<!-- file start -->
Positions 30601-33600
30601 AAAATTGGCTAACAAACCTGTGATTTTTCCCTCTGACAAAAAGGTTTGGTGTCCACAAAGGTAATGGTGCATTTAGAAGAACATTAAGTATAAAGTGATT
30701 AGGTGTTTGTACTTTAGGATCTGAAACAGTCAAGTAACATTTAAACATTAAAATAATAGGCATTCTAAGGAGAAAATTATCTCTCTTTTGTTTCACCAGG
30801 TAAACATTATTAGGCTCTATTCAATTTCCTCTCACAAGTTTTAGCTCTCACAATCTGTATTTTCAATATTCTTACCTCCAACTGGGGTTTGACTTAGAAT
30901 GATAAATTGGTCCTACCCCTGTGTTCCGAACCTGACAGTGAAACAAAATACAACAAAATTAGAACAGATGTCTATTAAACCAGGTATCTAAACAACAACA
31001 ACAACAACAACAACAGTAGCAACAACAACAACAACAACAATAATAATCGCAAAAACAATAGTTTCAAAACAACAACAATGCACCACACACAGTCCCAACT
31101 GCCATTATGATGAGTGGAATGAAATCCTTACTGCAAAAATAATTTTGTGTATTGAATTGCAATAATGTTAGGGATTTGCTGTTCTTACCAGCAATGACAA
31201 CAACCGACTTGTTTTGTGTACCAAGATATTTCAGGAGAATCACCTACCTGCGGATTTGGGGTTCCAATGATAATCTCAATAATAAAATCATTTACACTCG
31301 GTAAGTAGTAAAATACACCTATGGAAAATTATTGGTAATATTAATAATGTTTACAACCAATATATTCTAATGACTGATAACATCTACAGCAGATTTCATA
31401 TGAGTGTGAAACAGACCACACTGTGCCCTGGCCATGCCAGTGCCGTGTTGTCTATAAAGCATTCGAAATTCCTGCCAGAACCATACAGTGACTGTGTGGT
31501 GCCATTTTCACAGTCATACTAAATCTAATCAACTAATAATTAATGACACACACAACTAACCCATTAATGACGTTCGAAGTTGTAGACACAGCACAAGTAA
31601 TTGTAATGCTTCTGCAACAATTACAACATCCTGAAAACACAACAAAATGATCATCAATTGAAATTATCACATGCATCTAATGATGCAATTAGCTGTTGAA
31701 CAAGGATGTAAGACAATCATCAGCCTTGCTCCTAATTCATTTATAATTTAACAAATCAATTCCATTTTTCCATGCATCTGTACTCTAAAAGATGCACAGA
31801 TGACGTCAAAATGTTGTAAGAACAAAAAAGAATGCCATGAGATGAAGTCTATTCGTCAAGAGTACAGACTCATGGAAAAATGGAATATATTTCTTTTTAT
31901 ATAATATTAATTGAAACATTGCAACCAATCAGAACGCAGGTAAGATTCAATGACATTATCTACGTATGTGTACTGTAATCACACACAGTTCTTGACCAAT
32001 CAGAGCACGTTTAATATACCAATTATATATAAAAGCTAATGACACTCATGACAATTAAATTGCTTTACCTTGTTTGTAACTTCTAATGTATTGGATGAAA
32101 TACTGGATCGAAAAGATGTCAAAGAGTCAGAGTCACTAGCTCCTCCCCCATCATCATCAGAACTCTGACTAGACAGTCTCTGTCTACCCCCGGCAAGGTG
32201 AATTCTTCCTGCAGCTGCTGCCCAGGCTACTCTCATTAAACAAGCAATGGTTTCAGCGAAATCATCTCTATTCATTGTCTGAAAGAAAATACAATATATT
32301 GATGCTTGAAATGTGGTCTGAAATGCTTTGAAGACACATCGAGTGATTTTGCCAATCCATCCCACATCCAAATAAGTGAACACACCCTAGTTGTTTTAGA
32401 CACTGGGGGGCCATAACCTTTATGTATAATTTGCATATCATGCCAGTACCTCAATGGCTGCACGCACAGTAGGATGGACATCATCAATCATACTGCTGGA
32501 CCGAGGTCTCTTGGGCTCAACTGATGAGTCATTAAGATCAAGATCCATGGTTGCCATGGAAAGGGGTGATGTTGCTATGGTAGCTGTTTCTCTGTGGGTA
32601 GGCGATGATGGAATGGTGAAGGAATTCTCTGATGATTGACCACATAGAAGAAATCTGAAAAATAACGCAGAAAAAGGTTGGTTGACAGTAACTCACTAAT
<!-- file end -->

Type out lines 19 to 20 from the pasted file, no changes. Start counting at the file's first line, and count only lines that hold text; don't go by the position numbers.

32301 GATGCTTGAAATGTGGTCTGAAATGCTTTGAAGACACATCGAGTGATTTTGCCAATCCATCCCACATCCAAATAAGTGAACACACCCTAGTTGTTTTAGA
32401 CACTGGGGGGCCATAACCTTTATGTATAATTTGCATATCATGCCAGTACCTCAATGGCTGCACGCACAGTAGGATGGACATCATCAATCATACTGCTGGA